Statement by the Parliament Chairperson
Chairperson of the parliament of Georgia Davit Usupashvili has made a special statement regarding the negotiations with the parliamentary opposition about constitutional amendments.
`Part of the political events unfolding in the past ten days took place behind the closed door, and society was provided with only a portion of information. It was necessary for the success of negotiations with the opposition. Given the situation that has emerged in the process of negotiations and legitimate public interest, it is essential to make this statement.
After several days of intensive consultations, an agreement on all issues related to constitutional amendments was reached with the opposition. The National Movement, however, refused to implement this agreement at the very last moment because of the failure to reach an agreement on another issue, the format and content of the amnesty of public officials.
Nevertheless, I would like to express my gratitude to negotiation participants: representatives of the parliamentary minority who tackled this responsible and difficult undertaking with due diligence and candor. At this stage, their personal contribution to the failure to reach desirable results in these negotiations is very insignificant. I hope that we will cooperate more productively in the near future.
Events unfolded as follows:
What we offered the National Movement (December 27):
The provision authorizing the president to form a government singlehandedly and without consent of the parliament shall be removed from the constitution.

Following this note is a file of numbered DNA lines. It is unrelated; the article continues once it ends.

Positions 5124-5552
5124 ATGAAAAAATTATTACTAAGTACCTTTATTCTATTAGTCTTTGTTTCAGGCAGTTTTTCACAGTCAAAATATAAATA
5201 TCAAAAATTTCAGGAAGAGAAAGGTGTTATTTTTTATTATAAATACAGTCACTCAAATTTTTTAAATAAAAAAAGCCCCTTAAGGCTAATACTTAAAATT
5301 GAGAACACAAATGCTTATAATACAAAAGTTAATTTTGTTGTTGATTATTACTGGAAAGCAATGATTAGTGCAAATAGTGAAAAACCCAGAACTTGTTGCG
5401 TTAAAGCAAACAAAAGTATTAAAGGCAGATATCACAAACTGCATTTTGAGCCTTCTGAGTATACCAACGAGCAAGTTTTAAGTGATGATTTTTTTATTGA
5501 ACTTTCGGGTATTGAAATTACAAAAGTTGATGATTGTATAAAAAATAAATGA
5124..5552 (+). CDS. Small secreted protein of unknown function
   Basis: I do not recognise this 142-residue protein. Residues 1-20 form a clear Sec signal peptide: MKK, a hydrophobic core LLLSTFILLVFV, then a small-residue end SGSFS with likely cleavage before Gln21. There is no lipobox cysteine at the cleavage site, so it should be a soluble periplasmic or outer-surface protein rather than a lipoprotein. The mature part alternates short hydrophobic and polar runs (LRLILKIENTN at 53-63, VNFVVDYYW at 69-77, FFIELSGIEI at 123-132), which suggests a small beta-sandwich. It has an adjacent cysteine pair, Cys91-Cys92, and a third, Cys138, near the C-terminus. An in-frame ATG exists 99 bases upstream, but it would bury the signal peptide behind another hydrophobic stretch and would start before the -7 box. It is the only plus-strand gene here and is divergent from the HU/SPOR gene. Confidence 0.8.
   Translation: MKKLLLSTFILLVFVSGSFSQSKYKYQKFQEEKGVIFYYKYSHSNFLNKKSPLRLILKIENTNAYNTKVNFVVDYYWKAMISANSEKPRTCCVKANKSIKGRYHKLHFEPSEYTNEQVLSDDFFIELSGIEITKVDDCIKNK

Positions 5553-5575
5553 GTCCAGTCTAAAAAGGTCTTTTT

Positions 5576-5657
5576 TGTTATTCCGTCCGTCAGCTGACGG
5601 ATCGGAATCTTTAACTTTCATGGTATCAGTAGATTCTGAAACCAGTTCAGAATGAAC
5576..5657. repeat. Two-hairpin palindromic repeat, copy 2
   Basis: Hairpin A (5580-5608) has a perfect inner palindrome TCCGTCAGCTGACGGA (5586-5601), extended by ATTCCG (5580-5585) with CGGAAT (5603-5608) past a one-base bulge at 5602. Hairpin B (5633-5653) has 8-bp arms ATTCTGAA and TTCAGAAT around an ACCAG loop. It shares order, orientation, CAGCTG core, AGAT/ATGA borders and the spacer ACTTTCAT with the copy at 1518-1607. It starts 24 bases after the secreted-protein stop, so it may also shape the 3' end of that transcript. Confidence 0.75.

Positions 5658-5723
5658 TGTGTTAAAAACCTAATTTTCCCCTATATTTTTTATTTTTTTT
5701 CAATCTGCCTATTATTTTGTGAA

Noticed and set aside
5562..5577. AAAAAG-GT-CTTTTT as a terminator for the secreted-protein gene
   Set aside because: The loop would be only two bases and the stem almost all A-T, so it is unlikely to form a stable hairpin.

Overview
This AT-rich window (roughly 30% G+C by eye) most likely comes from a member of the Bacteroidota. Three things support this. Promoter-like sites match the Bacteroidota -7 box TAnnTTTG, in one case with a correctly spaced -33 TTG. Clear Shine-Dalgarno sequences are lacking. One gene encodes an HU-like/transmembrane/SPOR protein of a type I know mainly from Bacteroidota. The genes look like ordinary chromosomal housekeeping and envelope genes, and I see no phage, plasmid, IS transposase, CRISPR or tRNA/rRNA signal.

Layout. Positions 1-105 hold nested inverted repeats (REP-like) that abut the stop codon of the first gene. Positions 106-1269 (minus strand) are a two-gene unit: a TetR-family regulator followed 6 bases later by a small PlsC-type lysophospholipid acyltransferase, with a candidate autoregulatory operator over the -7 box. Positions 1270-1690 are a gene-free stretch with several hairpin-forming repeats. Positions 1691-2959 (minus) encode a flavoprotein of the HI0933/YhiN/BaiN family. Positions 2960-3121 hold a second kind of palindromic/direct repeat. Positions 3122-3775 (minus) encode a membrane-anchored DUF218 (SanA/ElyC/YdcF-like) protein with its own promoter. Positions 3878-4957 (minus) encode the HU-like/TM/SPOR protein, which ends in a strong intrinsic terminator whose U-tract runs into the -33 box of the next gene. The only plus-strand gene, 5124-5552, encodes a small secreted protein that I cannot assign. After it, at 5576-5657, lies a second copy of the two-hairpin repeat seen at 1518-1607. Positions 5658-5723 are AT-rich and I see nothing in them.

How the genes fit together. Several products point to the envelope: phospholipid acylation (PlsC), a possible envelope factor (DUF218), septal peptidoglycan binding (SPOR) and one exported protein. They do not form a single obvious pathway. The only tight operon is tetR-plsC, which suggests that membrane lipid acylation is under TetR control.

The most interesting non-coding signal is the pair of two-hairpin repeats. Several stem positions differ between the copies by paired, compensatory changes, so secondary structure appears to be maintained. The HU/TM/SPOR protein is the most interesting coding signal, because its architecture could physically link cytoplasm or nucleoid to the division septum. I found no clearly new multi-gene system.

What they offered us and what was agreed between us (February 15):
After the adoption of the agreed constitutional amendments, increase the quorum required for the adoption of any future constitutional amendments from two-thirds to three-quarters;
Include foreign policy issues in the constitution in the way and in the form as suggested by them;
Postpone voting on the constitutional amendment on the relocation of the parliament to the end of the year;
Enact only a portion of the 2010 model of the constitution so that the president would retain the right to appoint governors until the completion of his presidential term; a qualified majority would remain required to overturn a presidential veto; the complicated procedures of presidential impeachment would stand, etc.
What additional terms they raised (February 16):
Unconditional and full amnesty for all government officials – from the president to ordinary municipal staff – for all offenses committed prior to November 1, 2012, save violent crimes, crimes against constitutional governance, and other similar grievous offenses.
What we accepted (February 17):
Unconditional and full amnesty for middle and low-level government officials for all offenses committed prior to October 1, 2012, save violent crimes, crimes against constitutional governance, and other similar grievous offenses;
Partial amnesty for top-level senior officials, by authority of which they will be exempt from criminal liability provided that they plead guilty and consent to five-year prohibition to hold public office, such as those of the president, members of the parliament, ministers and their deputies, heads of large ministerial agencies, governors, heads of local self-governments, members of the Council of Justice and other similar central institutions, officials of the representative branches of local self-government (Sakrebulo), judges, senior officials of the Prosecutor’s Office, and other officials defined by the Law on Conflict of Interests.